Next, go to the Channels palette, hold down the Ctrl key, and click on the Alpha channel to enable its selection.
Following that, click on the, Add layer mask button, to create it. A layer mask should appear.
This group folder and its layer mask will allow users to move, rotate and edit/adjust layers within the group folder mask.
Start by renaming this group folder as, =Background Image=, and moving the background image into it, with the move tool (V).
Notice how the background image/photo is accurately confined within the boundaries of the group folder’s mask .
The subsequent step is to move, scale and edit the background image to fit the environment more realistically.
Begin by converting the background image/photo into a smart object first. To do so, simply right click and choose the, Convert to smart Object option.
Smart object layers are widely used to help retain the quality of the original high resolution layer when scaled down; and to record some of the actions/filters applied to a layer.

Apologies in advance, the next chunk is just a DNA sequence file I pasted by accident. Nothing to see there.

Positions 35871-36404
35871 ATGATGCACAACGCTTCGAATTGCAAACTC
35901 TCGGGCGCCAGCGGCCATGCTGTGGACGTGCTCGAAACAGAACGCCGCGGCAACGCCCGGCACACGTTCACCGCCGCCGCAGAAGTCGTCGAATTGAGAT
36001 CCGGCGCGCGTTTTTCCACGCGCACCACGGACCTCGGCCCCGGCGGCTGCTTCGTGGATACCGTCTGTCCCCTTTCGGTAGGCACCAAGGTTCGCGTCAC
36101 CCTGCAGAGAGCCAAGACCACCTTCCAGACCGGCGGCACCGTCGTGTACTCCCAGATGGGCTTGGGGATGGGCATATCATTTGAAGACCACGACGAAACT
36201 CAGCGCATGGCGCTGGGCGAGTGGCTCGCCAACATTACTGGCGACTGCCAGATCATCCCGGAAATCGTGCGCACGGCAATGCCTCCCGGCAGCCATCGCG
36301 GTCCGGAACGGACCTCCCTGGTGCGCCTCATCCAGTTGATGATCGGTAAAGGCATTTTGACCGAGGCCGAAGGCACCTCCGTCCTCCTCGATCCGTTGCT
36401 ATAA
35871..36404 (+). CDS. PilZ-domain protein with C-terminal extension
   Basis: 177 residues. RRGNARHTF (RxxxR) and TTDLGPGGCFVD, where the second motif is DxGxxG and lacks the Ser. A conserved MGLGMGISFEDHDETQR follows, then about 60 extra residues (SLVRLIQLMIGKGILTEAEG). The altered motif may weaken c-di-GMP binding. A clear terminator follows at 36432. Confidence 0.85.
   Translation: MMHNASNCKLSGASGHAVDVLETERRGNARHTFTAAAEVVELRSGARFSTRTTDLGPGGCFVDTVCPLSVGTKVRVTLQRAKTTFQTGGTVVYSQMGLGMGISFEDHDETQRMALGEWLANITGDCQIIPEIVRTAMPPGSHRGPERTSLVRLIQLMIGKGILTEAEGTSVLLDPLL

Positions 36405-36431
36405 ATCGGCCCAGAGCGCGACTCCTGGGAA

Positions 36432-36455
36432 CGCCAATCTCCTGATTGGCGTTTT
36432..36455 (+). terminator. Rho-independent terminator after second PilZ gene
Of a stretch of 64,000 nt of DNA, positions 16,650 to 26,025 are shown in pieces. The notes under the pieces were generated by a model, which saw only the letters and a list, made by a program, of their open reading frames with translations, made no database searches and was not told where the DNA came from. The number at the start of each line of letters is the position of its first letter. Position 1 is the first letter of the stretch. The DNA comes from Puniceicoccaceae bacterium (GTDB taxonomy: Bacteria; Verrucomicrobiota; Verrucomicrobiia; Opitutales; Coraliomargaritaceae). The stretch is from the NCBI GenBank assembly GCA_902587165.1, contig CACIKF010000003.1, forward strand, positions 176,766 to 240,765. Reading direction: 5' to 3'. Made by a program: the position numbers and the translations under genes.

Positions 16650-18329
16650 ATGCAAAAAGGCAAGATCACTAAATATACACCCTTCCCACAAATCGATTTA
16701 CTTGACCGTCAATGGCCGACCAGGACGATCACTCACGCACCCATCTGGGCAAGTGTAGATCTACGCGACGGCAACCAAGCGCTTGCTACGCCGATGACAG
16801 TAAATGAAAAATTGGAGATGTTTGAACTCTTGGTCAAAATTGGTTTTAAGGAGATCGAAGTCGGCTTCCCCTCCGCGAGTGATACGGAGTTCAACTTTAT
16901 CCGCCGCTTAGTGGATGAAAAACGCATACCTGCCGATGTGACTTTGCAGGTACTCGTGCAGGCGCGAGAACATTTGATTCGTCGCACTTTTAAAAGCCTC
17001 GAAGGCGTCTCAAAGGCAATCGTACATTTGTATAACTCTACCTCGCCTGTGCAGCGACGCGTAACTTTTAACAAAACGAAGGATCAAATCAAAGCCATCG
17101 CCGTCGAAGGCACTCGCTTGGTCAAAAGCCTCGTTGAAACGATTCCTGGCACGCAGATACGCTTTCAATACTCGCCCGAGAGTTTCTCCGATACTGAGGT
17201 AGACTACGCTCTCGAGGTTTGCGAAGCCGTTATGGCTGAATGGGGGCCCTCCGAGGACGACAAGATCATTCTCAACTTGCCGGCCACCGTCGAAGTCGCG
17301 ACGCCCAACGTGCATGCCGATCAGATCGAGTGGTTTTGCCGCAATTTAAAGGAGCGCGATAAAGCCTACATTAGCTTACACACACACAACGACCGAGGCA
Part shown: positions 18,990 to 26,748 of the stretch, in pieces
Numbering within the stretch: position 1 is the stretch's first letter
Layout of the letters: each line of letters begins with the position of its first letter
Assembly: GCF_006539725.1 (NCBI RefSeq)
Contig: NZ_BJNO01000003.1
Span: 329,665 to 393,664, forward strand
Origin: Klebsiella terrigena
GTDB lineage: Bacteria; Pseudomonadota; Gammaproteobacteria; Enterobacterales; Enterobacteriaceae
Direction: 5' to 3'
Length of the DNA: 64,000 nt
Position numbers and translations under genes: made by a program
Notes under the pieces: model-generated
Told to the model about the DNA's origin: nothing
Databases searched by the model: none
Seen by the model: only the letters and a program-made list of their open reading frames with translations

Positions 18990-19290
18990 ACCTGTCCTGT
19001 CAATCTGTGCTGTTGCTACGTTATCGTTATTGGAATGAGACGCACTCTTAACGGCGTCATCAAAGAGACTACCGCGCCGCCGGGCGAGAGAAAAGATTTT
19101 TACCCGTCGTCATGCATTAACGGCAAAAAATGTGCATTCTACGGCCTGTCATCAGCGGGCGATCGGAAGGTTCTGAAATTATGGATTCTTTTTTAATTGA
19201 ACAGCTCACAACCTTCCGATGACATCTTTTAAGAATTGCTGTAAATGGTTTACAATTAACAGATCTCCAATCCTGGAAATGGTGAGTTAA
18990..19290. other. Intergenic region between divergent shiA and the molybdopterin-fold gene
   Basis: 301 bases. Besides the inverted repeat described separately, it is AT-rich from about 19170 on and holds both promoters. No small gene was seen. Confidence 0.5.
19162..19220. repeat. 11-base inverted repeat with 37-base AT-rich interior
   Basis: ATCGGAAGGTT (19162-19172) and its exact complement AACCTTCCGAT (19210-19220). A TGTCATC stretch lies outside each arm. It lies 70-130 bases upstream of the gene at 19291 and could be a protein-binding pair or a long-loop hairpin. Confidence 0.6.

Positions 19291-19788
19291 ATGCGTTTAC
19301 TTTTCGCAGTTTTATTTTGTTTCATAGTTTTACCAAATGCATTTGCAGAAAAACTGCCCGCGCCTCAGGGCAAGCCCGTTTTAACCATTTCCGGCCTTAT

Next, move the, =Background Image= group folder on top of the, =Adjustments= group folder, by simply, left clicking +holding down + moving the group folder upwards.
The =Background Image= group folder should look brighter as result of moving it up from underneath the, =Adjustments= group folder.
Following that, one can scale down the background image/photo by simply pressing, Ctrl+t.
To scale proportionally, one can hold own the Shift key while the transform tool is enabled, followed by moving its corner handles.
To distort the background image/photo in order to match the vanishing lines, simply right click on transform tool while enabled, followed by choosing to Distort.
The next step is to fill the left window (currently white) with a background image.
To do so, first duplicate the current background image/photo being used on right windows, by right clicking and choosing to, Duplicate Layer .
The subsequent step is to use some of the previous steps to move and transform the image/photo to fit the left window.